14 Breastfeeding Exclusivity Even among those women in Illinois who started breastfeeding, fewer than 1 in 3 exclusively breastfeed for at least 3 months.

15 Breastfeeding Exclusivity Disparities Racial/ethnic and income disparities almost disappear when we look at exclusive breastfeeding, but this equality is for the wrong reason. Fewer than 2 in 5 women were feeding their babies only breast milk at 3 months regardless of their race/ethnicity or income.

16 Effective Hospital Practices Practices significantly associated with improved breastfeeding duration for Illinois women were: Breastfeeding in hospital Breastfeeding within first hour after delivery Feeding infant only breast milk in hospital Giving a breastfeeding support phone number Rooming-in Encouraging breastfeeding on-demand NO formula gift pack NO pacifier use

17 How Common Are BF-Supportive Practices in Illinois Hospitals?

18 Impact of Hospital Practices in IL About 70% of women reported breastfeeding their infants in the hospital, and only 50% said they breastfed within the first hour after delivery. Still fewer womenonly 35% reported that their infants were fed only breast milk in the hospital. More than 80% or 4 out of every 5 women said they received a formula gift pack and 3 out of 5 said they received a pacifier. Pacifier use was more common in 2008 than in 2000.

19 Impact of Hospital Practices in IL Illinois women do not all share the same hospital experience in terms of breastfeeding support practices. Black women are less likely to benefit from breastfeeding-supportive practices than white and/or Hispanic women. Black women are also more likely than white and Hispanic women to experience the hospital practices that discourage breastfeeding: pacifier use and formula gift packs.

20 Public Health Implications The first six weeks after delivery is the most crucial period to support women in breastfeeding African-American low income women are particularly in need of breastfeeding support during the early period Promoting breastfeeding in the hospital through the eight effective practices will improve breastfeeding continuation rates Clear data instruments for measuring exclusive breastfeeding on a hospital by hospital level are needed in IL Use of other breastfeeding promotion and support activities in the perinatal period may also improve the ability of women to continue breastfeeding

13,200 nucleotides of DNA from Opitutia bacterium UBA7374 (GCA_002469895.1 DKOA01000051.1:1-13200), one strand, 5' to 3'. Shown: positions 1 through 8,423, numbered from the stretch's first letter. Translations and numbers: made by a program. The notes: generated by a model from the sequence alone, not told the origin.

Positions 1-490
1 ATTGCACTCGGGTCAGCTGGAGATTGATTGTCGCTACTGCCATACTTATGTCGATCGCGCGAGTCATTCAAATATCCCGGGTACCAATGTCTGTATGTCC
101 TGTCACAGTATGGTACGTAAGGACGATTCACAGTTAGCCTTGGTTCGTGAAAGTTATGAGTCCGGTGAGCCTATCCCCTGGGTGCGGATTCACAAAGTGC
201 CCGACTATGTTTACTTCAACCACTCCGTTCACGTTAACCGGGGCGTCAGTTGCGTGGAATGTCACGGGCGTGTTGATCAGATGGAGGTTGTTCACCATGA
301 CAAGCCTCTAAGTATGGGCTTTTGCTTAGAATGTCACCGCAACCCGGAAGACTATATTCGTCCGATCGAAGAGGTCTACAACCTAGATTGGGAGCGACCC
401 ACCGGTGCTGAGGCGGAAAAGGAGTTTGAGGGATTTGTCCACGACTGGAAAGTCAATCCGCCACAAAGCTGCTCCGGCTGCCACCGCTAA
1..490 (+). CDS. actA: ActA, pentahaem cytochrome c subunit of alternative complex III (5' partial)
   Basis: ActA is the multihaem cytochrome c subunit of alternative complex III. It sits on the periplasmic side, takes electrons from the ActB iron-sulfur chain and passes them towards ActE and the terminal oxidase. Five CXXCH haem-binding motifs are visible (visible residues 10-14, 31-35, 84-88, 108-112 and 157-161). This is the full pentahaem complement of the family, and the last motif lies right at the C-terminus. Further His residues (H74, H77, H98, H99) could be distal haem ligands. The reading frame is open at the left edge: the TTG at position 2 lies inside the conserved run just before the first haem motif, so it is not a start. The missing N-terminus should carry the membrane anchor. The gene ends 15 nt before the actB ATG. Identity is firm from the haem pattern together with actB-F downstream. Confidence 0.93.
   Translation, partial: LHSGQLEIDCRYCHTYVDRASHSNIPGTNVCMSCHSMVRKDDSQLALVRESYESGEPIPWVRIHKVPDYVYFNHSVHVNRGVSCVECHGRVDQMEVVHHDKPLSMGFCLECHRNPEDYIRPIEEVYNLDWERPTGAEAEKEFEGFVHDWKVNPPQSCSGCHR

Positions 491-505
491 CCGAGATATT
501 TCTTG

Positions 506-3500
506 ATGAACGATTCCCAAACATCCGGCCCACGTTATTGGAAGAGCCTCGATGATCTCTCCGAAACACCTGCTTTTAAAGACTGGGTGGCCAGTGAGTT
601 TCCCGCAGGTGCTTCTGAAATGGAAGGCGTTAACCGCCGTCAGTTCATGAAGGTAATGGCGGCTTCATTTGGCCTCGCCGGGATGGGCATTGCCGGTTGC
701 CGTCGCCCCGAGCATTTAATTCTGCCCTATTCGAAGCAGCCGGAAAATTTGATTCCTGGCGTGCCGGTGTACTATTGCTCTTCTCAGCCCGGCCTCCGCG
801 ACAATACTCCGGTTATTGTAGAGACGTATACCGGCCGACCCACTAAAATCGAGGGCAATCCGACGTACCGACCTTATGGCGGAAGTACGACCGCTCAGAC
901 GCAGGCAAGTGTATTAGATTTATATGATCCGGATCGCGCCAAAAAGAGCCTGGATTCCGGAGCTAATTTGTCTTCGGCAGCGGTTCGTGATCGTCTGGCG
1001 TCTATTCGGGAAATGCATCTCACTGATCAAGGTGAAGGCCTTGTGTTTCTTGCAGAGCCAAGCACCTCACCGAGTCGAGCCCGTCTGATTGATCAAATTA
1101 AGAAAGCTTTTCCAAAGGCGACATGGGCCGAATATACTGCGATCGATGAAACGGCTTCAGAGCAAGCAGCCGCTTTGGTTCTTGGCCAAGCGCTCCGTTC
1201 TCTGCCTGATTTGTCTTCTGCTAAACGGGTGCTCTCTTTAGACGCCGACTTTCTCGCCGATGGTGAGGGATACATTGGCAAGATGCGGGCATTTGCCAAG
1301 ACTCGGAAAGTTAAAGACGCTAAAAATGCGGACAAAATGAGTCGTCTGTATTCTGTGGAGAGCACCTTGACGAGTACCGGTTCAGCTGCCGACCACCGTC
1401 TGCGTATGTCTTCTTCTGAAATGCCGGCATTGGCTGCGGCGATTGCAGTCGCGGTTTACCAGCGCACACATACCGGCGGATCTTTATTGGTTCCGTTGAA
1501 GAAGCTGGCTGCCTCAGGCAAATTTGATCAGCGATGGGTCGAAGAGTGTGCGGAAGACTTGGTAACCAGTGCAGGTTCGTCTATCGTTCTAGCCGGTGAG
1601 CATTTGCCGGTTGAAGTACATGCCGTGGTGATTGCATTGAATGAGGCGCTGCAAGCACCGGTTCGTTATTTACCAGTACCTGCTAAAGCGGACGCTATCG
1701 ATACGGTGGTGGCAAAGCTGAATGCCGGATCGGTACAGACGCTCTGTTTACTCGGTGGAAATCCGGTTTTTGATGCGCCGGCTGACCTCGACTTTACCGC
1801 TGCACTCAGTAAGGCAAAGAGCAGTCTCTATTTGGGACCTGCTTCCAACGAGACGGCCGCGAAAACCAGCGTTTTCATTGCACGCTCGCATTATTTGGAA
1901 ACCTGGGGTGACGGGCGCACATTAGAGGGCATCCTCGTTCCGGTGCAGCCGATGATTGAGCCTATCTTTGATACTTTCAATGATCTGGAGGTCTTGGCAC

21 Conclusions Infants of low-income mothers in IL are not benefiting from recommended duration of breastfeeding Even among infants who start breastfeeding, disparities in continuation exist The fastest drop-off in breastfeeding occurs during the first six weeks after delivery for all racial-ethnic groups Eight hospital practices were identified as effectively supporting breastfeeding continuation to six weeks

22 Recommendations Hospitals, clinics and health professionals Encourage every maternity hospital in Illinois to work toward achieving Baby-Friendly designation (implementation of the Ten Steps to Successful Breastfeeding for Hospitals). State, County and Local Government Prioritize funding for breastfeeding in those populations with high disparities, including African-American and low-income communities.

23 Recommendations Community-Based Organizations and Families Expand the number of paid breastfeeding peer counselors in community and faith based organizations in Illinois, and expand resources for training and technical assistance to increase peer-to-peer support. Workplaces Educate employers about breastfeeding laws, the importance of lactation support programs. Insurers Identify and expand private insurance coverage for breastfeeding support, including peer counselors and lactation consultants, and breast pumps

24 Launch Event! Chicago - April 25, 2011 10:00 AM to 11:30 AM HealthConnect One, 1436 West Randolph, 4th Floor AND Springfield - April 27, 2011 at the Illinois Statewide Breastfeeding Conference RSVP to Beth at